Brad and Judy Miller have always been passionate about supporting Harborview Medical Center’s role in keeping our community healthy. So when COVID-19 struck, they knew they wanted to help provide testing to underserved groups in the area. But they never imagined that their own family would soon be facing COVID-19.
The Miller family has helped Harborview, which is owned by King County and operated by UW Medicine, in many ways over the years. Judy served as a volunteer patient liaison for nearly two decades, and their family dealerships — Honda of Seattle and Toyota of Seattle — have been longtime Harborview supporters. So when the urgent need for a second COVID-19 mobile testing van became clear, the Millers stepped up once again, donating funds for a mobile testing van.
With additional funds from the Toyota Motor Corporation and generous support from the broader community, the mobile testing van hit the road in May, offering free walk-up COVID-19 testing in areas such as Auburn, Kent, Rainier Beach and South King County. These locations were chosen to increase outreach to communities of color, who are experiencing higher rates of COVID-19 infection and reduced access to testing and healthcare.
“We are one of the first healthcare teams that mobilized efforts to provide community testing for vulnerable populations in King County,” said Lisa Chew, MD, associate medical director of ambulatory services at Harborview Medical Center. “By having our mobile van in areas where they live, they feel much more comfortable going to those sites to get tested. It’s much more easily accessible for them.”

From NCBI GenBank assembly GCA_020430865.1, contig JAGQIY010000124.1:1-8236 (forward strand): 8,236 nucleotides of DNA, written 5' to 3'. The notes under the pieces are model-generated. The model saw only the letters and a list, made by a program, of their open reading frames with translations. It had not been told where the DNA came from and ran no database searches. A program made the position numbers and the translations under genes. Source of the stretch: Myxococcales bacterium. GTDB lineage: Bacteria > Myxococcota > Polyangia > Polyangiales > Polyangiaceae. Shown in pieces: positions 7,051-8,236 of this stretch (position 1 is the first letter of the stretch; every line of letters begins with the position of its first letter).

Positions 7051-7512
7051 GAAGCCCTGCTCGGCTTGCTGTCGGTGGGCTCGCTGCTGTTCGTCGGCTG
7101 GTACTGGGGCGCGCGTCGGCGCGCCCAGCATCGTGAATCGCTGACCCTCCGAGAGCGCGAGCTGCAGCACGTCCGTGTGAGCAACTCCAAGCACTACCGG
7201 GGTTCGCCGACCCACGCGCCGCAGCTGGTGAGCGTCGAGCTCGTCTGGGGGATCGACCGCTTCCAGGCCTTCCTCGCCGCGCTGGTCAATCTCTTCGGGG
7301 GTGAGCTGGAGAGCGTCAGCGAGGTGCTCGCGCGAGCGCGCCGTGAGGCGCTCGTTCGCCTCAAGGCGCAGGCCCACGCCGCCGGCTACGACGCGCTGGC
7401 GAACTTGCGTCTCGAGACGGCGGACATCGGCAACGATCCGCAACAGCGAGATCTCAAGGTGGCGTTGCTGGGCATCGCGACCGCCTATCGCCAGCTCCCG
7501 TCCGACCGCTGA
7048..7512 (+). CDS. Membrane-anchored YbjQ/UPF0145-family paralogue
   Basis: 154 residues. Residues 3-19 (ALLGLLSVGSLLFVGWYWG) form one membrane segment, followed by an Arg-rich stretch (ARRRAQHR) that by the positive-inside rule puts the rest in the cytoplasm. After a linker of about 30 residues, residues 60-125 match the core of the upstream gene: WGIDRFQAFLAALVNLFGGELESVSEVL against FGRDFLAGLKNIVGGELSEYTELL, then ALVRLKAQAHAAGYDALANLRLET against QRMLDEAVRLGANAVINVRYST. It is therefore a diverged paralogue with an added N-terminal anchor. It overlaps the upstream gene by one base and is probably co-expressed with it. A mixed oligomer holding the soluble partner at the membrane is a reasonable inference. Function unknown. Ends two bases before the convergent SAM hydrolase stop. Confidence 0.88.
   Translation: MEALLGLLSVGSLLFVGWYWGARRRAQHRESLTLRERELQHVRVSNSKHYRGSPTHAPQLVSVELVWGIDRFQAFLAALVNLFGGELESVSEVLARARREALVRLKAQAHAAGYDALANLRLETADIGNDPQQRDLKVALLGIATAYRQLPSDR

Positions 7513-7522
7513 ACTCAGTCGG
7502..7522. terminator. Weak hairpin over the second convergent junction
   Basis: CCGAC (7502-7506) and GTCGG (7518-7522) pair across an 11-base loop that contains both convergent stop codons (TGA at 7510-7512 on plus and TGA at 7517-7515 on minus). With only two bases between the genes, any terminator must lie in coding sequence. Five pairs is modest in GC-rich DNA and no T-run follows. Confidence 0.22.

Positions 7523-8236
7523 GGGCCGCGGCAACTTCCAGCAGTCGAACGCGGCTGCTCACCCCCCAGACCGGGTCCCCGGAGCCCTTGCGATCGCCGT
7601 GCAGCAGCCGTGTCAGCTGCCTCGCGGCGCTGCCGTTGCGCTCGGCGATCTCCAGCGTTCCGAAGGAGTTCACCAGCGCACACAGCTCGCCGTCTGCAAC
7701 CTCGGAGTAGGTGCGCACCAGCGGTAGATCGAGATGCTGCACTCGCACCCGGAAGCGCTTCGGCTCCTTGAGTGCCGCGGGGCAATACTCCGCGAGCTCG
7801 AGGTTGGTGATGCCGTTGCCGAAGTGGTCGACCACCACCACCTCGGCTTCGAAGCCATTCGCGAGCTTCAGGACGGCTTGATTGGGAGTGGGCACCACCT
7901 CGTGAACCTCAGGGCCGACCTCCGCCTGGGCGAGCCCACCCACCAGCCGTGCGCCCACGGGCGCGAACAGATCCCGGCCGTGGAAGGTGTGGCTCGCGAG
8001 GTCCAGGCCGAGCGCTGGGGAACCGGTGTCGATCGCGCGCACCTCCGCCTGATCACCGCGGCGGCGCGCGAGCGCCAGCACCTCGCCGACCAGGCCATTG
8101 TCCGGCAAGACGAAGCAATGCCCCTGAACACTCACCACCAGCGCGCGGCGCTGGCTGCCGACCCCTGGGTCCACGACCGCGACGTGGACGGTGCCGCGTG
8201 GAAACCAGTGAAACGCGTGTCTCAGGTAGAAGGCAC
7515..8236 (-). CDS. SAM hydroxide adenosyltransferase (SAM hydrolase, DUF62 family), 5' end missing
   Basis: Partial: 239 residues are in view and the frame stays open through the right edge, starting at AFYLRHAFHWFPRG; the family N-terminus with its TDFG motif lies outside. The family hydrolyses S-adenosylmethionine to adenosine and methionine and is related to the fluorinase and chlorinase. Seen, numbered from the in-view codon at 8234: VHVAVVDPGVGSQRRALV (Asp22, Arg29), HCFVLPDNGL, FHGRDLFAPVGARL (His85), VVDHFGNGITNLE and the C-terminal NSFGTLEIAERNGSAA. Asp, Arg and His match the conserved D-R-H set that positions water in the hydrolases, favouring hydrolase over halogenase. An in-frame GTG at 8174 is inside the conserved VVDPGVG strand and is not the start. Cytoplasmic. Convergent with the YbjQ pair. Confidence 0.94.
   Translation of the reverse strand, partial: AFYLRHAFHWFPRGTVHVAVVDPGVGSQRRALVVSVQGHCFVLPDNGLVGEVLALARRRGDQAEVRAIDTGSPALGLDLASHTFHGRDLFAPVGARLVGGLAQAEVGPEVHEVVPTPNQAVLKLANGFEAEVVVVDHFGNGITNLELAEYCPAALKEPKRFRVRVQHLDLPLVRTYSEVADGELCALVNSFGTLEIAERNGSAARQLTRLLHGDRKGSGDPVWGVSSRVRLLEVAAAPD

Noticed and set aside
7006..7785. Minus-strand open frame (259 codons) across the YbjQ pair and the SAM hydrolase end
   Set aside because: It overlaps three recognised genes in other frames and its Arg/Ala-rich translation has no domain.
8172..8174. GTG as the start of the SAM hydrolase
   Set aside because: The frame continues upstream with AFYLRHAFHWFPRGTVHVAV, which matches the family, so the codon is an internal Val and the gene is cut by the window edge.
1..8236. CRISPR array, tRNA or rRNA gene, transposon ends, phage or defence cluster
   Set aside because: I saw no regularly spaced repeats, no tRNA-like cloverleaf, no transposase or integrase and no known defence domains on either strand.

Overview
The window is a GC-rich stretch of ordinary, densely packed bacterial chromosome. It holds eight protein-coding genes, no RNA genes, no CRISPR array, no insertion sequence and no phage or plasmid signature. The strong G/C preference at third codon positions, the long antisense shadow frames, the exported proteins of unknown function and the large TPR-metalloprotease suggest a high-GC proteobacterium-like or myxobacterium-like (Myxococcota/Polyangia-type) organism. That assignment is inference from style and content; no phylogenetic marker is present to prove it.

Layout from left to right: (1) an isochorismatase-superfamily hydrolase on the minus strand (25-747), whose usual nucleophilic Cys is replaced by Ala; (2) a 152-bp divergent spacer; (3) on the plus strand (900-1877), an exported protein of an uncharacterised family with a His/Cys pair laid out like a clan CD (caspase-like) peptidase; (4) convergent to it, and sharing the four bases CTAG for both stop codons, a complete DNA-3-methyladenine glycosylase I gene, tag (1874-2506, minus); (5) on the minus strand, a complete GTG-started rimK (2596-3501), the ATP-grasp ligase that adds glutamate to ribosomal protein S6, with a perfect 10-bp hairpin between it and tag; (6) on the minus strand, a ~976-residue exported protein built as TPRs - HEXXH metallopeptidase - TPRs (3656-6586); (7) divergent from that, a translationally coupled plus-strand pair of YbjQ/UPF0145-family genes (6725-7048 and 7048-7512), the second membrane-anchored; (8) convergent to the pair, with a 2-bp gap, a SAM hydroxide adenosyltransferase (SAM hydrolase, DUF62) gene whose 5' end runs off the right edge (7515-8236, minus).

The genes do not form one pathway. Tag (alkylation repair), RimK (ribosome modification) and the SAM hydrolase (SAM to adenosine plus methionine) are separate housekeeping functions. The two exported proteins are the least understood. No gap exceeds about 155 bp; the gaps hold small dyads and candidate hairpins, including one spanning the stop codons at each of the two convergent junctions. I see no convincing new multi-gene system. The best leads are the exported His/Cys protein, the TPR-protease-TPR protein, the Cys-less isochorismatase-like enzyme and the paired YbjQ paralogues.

But not long after the van’s launch, the Millers had their own firsthand encounter with COVID-19.
In July, Brad, Judy and other family members contracted the virus. Brad went to the emergency room with a rapid heart rate and high blood pressure; Judy, who was so used to helping patients and families navigate their care, couldn’t be there with him.
“I don’t remember ever being so scared,” says Judy. “You can’t go in to give them comfort. You can’t go in to advocate for them. You just have to wait and imagine the worst.” After several harrowing days, Brad was able to return home. Despite lingering after-effects from the virus, the Millers are thankful that their symptoms weren’t as severe as they might have been.
The van continued to reach people around the region through September, and in October, it officially retired when all COVID-19 testing was transitioned over to Seattle-King County Public Health. During its time in service, the van helped Harborview test nearly 10,000 people and identified 762 COVID-positive patients, enabling them to seek treatment and better protect their families and communities.
As UW Medicine continues to play a leadership role in Washington’s pandemic response, the Millers know they’ll keep supporting Harborview’s work. “If you go to Harborview, you know you’re going to get the very best care available,” says Brad. “It’s just awe-inspiring.”